Pure and undefiled religion in the sight of our God and Father is this : to visit orphans and widows in their distress, and to keep oneself unstained by the world. -James 1:27

Tuesday, December 20, 2011

Merry Christmas!

Also, the link below is my end of 2011 newsletter.  
(sorry for the poor photo quality)

Friday, November 11, 2011

Goat Roasting...

Many little eyes, 338 to be exact, stare intently following the sound of the goats' screams.  The Headmaster presents the head boy and head girl each with a big goat with a string tied to its foot like a leash.  The excitement grows as the uncles lead the goats to the side of the school.  Definite squeals of thrill and disgust as the children have closely huddled around to see the goats being slaughtered and skinned.  
“Teacha look!! The goat still has milk.”- My Western thought: “Really?!?  Stop milking the dead goat. That is disgusting!!”

What is happening at LCH?!?

As a reward to celebrate the children’s great efforts and success at music competition in July, the school organized to have a goat roasting celebration.  

I won’t lie… I had a moment where I laughed to myself and thought, “Only in Africa would this be normal (and acceptable) fun.”  And fun it was.  The kids were so happy as they carried their big chunks of goat meat, hanging by a thin metal wire, to the fire to roast. 
As they huddle in three groups over the small fires we had created there were three main methods to the madness.  Some children were patient with the process, keeping their meat on the wire grill until it reached the perfect tenderness.  Some children didn’t feel like they had the proper angle, so they devised ways of “hanging” their meat over the fire by tying banana leaves to the skewer and lowering the meat down to the middle of the fire where the patient roasters could not reach.  And then there were the others who were salivating too much from the thought of this delicious treat and decided to speed up the process by shoving the meat directly into the fire.  Whatever the method, the result was satisfying.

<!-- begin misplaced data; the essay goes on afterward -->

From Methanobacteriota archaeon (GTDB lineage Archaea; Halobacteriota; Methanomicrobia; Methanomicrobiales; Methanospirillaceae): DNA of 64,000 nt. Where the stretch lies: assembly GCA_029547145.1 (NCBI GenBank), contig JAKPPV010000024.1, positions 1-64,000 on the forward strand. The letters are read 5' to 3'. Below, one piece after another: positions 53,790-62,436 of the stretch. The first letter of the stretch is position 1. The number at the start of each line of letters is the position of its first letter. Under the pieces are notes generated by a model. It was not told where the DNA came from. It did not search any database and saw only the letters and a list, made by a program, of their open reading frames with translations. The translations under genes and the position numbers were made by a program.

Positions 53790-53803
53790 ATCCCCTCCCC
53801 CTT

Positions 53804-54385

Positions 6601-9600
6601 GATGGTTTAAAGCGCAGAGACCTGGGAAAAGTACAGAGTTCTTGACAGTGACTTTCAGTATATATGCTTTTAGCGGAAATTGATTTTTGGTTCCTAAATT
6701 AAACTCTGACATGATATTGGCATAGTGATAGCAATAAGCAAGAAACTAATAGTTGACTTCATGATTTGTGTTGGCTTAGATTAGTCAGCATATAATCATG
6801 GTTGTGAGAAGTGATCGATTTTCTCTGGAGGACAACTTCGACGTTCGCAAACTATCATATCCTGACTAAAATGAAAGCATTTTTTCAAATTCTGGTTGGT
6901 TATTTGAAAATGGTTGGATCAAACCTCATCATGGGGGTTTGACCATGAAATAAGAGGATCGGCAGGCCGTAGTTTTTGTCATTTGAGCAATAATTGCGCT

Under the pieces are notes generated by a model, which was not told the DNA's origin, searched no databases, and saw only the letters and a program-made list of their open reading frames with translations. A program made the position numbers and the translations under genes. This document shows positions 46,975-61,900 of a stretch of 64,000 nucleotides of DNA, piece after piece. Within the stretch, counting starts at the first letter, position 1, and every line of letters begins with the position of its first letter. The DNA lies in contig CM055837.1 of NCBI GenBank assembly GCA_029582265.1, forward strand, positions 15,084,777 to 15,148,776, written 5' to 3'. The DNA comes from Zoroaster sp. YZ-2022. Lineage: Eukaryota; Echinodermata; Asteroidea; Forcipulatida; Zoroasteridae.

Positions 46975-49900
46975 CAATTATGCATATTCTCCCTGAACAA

Method 1 & 3
Method 2

Roasting matooke

Thursday, October 13, 2011

Ugh!! UMEME!

“Ugh!--- UMEME!!”  I find myself saying this phrase a lot recently, well at least in my head.  UMEME is the local word for power or electricity.  And for the last month we have had power twenty four hours on, twenty four hours off- at best.  Lame!  They call this load shedding.  

There are a variety of theories as to why there has been such an increase in power cuts.  1) Uganda, as a country, has an outstanding debt to the power company, which they are unable to pay because the current president used all the allocated money for paying the bill on his presidential campaign at the beginning of the year. 2) There were 3 companies producing power at the Nile river and because of the economic crisis, two went bankrupt.  Therefore, there is now only one company producing power for the whole country- in which it is unable to produce enough. 3) Uganda is selling the power to neighboring countries.  I don’t even know if this is possible.  But none the less, candle light dinners are now a common occurrence and not so romantic :)

So, there a few key things I have learned due to the load shedding.  1) On the nights that you do have power, plug in everything with a rechargeable battery. 2) Oil lamps are more economic than candles. 3) Make sure you check that the light switches are off, otherwise you will get a bright surprise when power returns as you are sleeping. 4) “Missionary midnight” = 9pm now makes sense to me.  5) I am grateful to have power AT LEAST sometimes.  

Sunday, September 25, 2011


There are things that are so basic that we often take for granted.  Let’s take sugar.  Shockingly, the cost of sugar has increased from 2300 shillings/kg about four months ago to 6000 shillings/kg.  In the past month, it has not been uncommon to see sugar increase by 1000 shillings in a day.